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Carpet Traffic and Wear PatternsAs I travel the world inspecting, repairing, cleaning and teaching others how to care for the carpet, one of the biggest concerns I see on a regular basis is traffic or wear patterns. The following is my opinion based on 30 plus years of working with carpet on how carpet traffic and wear patterns are created.

Wear patterns are created as people walk back and forth in the same path. The carpet in the path is walked on more than the carpet along the edges. The uneven amount of wear in one area alters the way the carpet looks compared to carpet along the edges. For example, in commercial facilities areas like hallways, the pivot points at intersections and around corners, under office chairs or in front of the copier, water cooler and vending machines get more traffic than the edges of the rooms. In residential applications the path down the center of a hallway, areas in front of the sofa or next to the beds are often more worn than the edges of the rooms.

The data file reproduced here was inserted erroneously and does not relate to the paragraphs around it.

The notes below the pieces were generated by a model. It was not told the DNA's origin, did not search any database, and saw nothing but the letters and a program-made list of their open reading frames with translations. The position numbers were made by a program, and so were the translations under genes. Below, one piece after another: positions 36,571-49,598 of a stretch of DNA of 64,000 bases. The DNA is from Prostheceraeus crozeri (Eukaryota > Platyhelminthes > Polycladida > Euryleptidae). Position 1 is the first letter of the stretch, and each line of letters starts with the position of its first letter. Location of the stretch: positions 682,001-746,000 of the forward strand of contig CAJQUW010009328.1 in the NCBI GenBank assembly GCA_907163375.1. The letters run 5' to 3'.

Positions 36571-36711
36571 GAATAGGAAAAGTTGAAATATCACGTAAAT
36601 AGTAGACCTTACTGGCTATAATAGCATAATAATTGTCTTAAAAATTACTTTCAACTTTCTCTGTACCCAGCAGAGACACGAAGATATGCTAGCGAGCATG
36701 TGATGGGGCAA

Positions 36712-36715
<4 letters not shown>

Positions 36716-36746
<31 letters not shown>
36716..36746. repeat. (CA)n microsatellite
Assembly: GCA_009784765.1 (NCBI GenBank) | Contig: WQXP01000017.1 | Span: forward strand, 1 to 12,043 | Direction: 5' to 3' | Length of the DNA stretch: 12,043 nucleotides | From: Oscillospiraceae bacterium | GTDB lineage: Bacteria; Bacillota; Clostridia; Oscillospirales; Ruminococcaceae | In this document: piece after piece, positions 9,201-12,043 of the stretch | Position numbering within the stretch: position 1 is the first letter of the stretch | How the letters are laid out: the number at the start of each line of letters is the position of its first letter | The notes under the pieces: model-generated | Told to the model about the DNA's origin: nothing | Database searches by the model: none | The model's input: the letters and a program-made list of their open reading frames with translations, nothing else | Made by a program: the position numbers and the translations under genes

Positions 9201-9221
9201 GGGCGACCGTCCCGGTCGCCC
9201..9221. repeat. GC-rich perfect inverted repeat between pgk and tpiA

There are two different conditions created by wear:

  1. Color change caused by pile or nap variance known as “Watermarking, Pooling or Rivering”
  2. Color change caused by pile or nap distortion known as Traffic Lane Gray or Ugly-Out

Understanding what creates wear patterns can help you determine the type of carpet to select and better understand the life cycle expectation of the carpet in your home or facility. Carpet fiber, construction, backing, design, maintenance and several other things affect the way a carpet will look and wear, which we will discuss in another paper on carpet construction and performance.

We often work with property owners and facility manager who confuse wear patterns with soiling and think the cleaning crew is not keep the carpet clean. In most cases even if you cleaned the carpet every day it would not change the appearance of the carpet. Often the carpet will still look dirty after being properly cleaned. It is not dirty; it is the color variance in the appearance of the carpet. This change in the carpet alters the way the carpet fibers magnify the light that passes through the fibers. Carpet is engineered to magnify color as light passes through the fiber. This is called light refraction. This illustration is an example of how the principle of light refraction works.

Carpet Traffic and Wear Patterns

Any modification to the way light is refracted through the fiber will alter the way the carpet looks. Distortions in light often create shadows which make the carpet look splotchy and darker and the effect is often confused for soil.

1. Color change caused by pile or nap variance known as “Watermarking, Pooling or Rivering”